This section will give an overview of the physical and administrative techniques to effectively inspect various sources that fall under the jurisdiction of air pollution agencies. This is presented in two phases: the first discusses general procedures for conducting effective source inspections; the second deals with formatting and writing clear, concise, and complete inspection reports.
Some common methods for controlling particulate and gaseous air emissions are covered in this section. An overview of the operating principles of typical emission control devices are discussed, including key inspection considerations. For more detailed information about particular control devices and processes, students are encouraged to enroll in our 200-series courses.
This section introduces the principles of processing air pollution nuisance complaints with special emphasis on the field investigation process. Legal aspects of public nuisance laws associated with air pollution, causes of complaints, complaint investigation, and resolution of complaints are some of the subjects discussed.
This section presents an overview of the methods used to ensure sample integrity with special emphasis on the chain of custody procedure. Specifically, the topics covered will include standard sample gathering procedures, protocols for specific samples, and general safety concerns.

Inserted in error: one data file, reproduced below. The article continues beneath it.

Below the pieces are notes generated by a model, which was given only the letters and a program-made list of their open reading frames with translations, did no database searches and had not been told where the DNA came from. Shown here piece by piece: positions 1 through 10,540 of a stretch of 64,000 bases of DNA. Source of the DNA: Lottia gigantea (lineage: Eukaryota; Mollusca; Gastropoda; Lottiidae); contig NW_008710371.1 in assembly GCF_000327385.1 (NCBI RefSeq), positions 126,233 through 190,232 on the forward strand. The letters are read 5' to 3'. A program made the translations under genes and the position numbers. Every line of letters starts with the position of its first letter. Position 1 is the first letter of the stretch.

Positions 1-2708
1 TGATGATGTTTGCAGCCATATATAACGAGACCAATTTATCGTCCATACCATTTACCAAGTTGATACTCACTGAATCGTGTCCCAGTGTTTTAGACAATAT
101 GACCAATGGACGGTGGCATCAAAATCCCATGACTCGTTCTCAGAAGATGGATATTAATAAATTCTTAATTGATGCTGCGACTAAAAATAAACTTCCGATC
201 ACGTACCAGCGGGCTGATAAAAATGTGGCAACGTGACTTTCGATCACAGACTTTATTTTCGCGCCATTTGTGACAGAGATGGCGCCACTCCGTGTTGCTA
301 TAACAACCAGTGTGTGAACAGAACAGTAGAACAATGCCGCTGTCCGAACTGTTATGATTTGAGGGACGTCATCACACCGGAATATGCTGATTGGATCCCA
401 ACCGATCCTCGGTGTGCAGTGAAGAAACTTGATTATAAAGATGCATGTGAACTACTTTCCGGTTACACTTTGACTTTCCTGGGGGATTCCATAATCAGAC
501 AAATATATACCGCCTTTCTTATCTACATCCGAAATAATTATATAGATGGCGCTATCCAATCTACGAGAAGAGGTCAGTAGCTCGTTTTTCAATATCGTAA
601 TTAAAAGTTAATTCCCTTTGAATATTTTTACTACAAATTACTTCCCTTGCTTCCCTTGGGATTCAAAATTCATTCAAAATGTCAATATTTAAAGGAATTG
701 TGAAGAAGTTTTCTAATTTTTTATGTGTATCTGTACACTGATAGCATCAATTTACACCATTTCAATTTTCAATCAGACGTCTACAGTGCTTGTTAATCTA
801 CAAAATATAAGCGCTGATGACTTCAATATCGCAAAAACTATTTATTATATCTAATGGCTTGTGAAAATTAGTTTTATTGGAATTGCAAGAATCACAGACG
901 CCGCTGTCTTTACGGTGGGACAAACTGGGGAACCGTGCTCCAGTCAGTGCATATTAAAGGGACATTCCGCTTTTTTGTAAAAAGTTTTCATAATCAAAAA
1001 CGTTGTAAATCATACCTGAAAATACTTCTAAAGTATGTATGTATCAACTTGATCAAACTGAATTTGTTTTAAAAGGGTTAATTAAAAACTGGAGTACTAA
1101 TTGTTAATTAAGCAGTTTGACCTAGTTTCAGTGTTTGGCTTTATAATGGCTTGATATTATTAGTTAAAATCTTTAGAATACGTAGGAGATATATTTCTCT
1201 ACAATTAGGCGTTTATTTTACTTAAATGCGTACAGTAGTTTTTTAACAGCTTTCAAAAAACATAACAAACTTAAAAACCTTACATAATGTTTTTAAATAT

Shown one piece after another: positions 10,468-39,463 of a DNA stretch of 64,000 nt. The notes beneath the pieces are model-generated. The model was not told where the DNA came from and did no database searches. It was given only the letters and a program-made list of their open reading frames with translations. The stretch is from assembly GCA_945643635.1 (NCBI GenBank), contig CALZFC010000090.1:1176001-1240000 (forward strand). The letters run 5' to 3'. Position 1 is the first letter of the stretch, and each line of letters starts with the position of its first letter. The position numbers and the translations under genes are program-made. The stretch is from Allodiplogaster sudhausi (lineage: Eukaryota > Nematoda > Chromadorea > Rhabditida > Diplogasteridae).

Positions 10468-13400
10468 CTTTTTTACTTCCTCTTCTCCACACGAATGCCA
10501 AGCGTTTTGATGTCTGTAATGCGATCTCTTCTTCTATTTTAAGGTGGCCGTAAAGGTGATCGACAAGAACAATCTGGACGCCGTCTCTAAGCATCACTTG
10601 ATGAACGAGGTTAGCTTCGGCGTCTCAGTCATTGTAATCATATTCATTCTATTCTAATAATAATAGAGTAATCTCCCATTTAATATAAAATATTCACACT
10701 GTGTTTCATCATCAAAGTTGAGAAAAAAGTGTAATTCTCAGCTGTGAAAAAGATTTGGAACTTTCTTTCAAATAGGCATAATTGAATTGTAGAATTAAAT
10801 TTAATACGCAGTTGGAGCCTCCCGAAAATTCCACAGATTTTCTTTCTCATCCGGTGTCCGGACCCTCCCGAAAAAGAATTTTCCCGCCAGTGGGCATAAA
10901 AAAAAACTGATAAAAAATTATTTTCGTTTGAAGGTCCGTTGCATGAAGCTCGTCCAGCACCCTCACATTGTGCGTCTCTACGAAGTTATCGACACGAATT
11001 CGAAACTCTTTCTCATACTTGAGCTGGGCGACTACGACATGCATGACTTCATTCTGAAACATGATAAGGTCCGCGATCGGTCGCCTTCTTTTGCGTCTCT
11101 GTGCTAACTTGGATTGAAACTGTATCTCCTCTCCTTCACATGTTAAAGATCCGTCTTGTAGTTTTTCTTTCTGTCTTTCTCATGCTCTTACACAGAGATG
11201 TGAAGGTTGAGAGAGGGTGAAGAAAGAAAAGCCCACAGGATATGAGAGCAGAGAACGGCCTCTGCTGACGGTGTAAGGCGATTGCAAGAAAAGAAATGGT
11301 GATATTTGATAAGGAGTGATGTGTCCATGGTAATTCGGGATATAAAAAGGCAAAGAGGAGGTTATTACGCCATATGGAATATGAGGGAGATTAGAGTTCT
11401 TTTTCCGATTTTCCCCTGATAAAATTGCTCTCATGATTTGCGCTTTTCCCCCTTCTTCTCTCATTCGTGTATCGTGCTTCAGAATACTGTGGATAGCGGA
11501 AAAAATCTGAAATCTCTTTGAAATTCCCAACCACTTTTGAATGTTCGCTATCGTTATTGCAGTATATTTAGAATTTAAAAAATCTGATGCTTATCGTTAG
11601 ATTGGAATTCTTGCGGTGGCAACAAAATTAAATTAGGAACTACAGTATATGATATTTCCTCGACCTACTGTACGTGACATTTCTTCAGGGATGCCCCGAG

This introductory section discusses the basic concepts of air pollution chemistry, including simple chemical reactions and the nomenclature for important hydrocarbon compounds. Discussions will also include ozone formation in the atmosphere, air toxics, acid deposition, and indoor air pollution.
This section gives a brief overview of how air pollution laws, rules, and regulations are developed. The section will cover basic legal principles, courtroom proceedings and tactics, as well as significant cases that have led to modern-day air pollution laws.
Inspector Conduct and Liability is designed to familiarize field inspectors with commonly accepted practices and procedures regarding their professional conduct. This section addresses legal entry, right to inspect, confidential material, and the potential consequences and legal ramifications of illegal conduct or tactics.
This section covers the basic concepts involved in ambient and source monitoring. Reasons for monitoring, monitoring instruments and their use, and the acquisition and use of air quality data are discussed. For more in-depth coverage of this topic, students are encouraged to enroll in Course #222, Principles of Ambient Air Monitoring.
This section is designed to familiarize students with the health affects of diesel particulate exposure, the history of ARBís diesel risk reduction program and all of the enforcement programs currently in place as well as those planned. A variety of Airborne Toxic Control Measures (ATCMs), both in place and in process, are covered including the standards, control measures/equipment and expected emission reductions. Finally, inspection procedures, monitoring requirements and record keeping requirements are discussed.